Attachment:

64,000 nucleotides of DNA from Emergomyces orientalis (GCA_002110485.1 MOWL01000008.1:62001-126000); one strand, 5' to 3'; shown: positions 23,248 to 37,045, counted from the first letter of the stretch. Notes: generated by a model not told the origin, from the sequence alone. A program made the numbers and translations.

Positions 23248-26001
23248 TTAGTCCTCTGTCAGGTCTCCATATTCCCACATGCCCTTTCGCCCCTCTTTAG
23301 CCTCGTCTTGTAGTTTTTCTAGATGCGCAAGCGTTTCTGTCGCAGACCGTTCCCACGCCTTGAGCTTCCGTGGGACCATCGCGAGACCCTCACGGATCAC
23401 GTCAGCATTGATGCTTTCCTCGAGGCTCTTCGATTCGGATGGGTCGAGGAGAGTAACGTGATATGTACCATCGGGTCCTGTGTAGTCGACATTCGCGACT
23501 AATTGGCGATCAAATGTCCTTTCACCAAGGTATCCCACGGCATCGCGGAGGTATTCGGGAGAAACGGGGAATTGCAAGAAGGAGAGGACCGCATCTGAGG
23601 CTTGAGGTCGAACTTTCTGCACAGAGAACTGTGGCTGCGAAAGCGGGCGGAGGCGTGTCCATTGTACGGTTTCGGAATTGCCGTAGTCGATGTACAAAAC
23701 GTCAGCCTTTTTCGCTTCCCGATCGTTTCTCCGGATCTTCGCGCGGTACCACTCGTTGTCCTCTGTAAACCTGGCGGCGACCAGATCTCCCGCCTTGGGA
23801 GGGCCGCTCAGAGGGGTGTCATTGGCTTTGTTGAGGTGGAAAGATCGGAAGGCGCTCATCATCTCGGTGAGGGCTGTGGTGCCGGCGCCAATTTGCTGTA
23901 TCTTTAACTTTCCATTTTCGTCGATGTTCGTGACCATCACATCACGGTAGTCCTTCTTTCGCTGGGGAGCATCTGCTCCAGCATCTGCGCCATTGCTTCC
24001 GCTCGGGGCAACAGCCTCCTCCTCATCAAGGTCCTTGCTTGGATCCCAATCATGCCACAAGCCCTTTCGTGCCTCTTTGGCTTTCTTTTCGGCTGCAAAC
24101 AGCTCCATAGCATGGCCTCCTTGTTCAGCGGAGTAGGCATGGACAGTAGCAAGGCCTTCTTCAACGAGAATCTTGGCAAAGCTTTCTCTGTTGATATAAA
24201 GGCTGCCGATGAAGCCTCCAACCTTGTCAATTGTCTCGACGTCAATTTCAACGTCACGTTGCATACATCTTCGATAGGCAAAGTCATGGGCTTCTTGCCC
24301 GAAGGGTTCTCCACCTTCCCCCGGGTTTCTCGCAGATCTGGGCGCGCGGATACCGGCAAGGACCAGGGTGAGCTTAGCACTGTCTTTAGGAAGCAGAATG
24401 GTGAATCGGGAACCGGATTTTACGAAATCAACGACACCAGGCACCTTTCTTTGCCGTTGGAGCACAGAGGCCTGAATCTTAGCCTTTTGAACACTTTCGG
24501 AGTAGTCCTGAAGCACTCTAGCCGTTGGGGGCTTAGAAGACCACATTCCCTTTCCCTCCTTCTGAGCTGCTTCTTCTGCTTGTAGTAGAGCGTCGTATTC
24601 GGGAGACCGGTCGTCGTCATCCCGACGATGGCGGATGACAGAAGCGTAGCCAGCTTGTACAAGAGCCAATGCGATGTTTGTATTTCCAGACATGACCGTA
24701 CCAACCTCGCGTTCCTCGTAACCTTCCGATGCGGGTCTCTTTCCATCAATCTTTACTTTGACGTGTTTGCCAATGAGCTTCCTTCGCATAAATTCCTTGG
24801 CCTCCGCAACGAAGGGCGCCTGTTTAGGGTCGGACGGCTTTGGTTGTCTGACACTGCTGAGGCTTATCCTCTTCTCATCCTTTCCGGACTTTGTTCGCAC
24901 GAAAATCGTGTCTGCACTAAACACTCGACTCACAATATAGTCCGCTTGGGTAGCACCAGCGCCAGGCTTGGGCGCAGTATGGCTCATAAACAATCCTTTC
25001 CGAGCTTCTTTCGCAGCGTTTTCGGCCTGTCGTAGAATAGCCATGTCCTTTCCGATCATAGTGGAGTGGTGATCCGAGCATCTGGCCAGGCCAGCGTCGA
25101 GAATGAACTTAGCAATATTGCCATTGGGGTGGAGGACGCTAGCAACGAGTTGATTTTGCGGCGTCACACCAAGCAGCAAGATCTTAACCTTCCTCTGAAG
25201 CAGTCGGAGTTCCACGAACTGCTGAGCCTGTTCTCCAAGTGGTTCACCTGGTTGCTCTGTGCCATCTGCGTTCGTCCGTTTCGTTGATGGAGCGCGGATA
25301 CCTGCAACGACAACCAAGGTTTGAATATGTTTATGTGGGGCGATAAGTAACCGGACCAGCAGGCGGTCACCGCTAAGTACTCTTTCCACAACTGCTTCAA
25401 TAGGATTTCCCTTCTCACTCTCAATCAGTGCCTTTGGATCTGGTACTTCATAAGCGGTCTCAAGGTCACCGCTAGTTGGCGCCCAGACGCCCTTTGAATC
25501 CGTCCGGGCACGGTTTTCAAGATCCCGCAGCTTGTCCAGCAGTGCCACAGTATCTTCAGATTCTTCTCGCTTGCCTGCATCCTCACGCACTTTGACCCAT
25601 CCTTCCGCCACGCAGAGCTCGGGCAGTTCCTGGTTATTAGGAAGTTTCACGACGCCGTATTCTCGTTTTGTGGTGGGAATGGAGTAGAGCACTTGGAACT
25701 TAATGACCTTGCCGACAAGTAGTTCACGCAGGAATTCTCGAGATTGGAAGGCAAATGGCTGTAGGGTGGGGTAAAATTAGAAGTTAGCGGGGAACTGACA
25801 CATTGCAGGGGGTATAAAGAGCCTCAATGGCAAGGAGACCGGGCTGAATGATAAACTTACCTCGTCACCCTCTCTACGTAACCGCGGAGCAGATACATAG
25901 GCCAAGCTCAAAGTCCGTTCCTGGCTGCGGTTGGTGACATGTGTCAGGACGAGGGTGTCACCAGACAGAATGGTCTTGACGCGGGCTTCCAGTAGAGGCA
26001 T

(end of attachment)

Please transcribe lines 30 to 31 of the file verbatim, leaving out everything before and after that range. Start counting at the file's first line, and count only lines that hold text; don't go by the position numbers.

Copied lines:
25901 GCCAAGCTCAAAGTCCGTTCCTGGCTGCGGTTGGTGACATGTGTCAGGACGAGGGTGTCACCAGACAGAATGGTCTTGACGCGGGCTTCCAGTAGAGGCA
26001 T